The moving party bears the initial burden of demonstrating the absence of a genuine dispute as to a material fact. See Devereaux v. Abbey, 263 F.3d 1070, 1076 (9th Cir. 2001). To carry this burden, the moving party need not introduce any affirmative evidence (such as affidavits or deposition excerpts) but may simply point out the absence of evidence to support the non-moving party's case. See Fairbank v. Wunderman Cato Johnson, 212 F.3d 528, 532 (9thCir. 2000). This shifts the burden to the non-moving party to produce evidence sufficient to support a jury verdict in her favor. See Devereaux, 263 F.3d at 1076. The non-moving party must go beyond the pleadings and show “by her . . . affidavits, or by the depositions, answers to interrogatories, or admissions on file” that a genuine dispute of material fact exists. Celotex, 477 U.S. at 324 (internal quotation marks omitted).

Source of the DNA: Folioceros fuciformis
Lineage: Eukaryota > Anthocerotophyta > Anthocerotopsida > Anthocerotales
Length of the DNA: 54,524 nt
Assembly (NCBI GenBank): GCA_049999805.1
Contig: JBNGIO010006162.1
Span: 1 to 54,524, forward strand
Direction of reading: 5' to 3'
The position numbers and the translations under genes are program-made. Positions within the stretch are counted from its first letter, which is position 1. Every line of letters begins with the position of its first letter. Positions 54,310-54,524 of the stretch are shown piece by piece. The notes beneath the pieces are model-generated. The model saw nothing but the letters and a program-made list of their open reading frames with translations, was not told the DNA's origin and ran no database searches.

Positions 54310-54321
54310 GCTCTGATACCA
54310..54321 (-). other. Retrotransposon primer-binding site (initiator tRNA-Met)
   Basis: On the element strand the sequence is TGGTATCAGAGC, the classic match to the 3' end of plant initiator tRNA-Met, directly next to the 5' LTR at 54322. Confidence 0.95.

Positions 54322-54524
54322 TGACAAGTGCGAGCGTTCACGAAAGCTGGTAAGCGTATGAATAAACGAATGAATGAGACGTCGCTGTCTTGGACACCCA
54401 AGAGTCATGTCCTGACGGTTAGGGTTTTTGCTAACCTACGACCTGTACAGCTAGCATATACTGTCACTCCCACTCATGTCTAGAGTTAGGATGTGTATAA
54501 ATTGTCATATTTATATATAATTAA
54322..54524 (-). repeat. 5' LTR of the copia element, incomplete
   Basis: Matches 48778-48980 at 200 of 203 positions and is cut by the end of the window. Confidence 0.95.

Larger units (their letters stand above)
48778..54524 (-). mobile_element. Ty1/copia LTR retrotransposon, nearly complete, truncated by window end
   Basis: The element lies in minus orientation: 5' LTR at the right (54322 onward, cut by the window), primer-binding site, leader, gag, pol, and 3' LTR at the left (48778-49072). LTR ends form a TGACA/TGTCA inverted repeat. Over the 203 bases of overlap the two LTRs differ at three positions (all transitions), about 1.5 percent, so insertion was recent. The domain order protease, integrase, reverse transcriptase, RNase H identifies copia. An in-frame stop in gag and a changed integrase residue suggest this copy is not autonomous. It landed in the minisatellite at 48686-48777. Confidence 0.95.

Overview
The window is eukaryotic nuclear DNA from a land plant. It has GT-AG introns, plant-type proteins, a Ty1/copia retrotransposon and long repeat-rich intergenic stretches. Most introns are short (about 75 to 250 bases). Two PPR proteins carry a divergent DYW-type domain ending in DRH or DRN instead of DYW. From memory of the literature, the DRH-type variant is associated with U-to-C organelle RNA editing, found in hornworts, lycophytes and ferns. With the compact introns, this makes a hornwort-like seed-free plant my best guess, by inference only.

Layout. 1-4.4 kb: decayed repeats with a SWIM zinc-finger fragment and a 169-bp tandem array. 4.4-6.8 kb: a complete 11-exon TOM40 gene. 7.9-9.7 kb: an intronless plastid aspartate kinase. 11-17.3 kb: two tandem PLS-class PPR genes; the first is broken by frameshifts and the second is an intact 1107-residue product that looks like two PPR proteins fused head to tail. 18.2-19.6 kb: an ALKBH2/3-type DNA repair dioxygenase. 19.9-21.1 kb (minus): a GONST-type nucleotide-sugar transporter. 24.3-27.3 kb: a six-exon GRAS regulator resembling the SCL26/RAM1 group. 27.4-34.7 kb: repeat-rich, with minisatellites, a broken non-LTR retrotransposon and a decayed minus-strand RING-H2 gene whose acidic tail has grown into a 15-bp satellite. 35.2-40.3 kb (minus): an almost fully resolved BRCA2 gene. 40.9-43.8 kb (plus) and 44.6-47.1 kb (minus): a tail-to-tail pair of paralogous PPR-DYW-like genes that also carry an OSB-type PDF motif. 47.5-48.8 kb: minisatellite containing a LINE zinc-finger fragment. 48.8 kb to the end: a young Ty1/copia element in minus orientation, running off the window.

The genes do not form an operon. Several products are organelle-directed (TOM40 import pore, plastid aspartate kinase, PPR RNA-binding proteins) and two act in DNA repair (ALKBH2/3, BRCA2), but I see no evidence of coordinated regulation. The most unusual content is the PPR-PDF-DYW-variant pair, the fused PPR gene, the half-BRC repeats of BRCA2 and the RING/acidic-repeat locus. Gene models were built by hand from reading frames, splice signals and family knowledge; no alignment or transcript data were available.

However, the court is “not required to comb through the record to find some reason to deny a motion for summary judgment.” Carmen v. S.F. Unified Sch. Dist., 237 F.3d 1026, 1029 (9th Cir. 2001). Instead, the “party opposing summary judgment must direct [the court's] attention to specific triable facts.” S. Cal. Gas Co. v. City of Santa Ana, 336 F.3d 885, 889 (9thCir. 2003).


         A. Age Discrimination Claim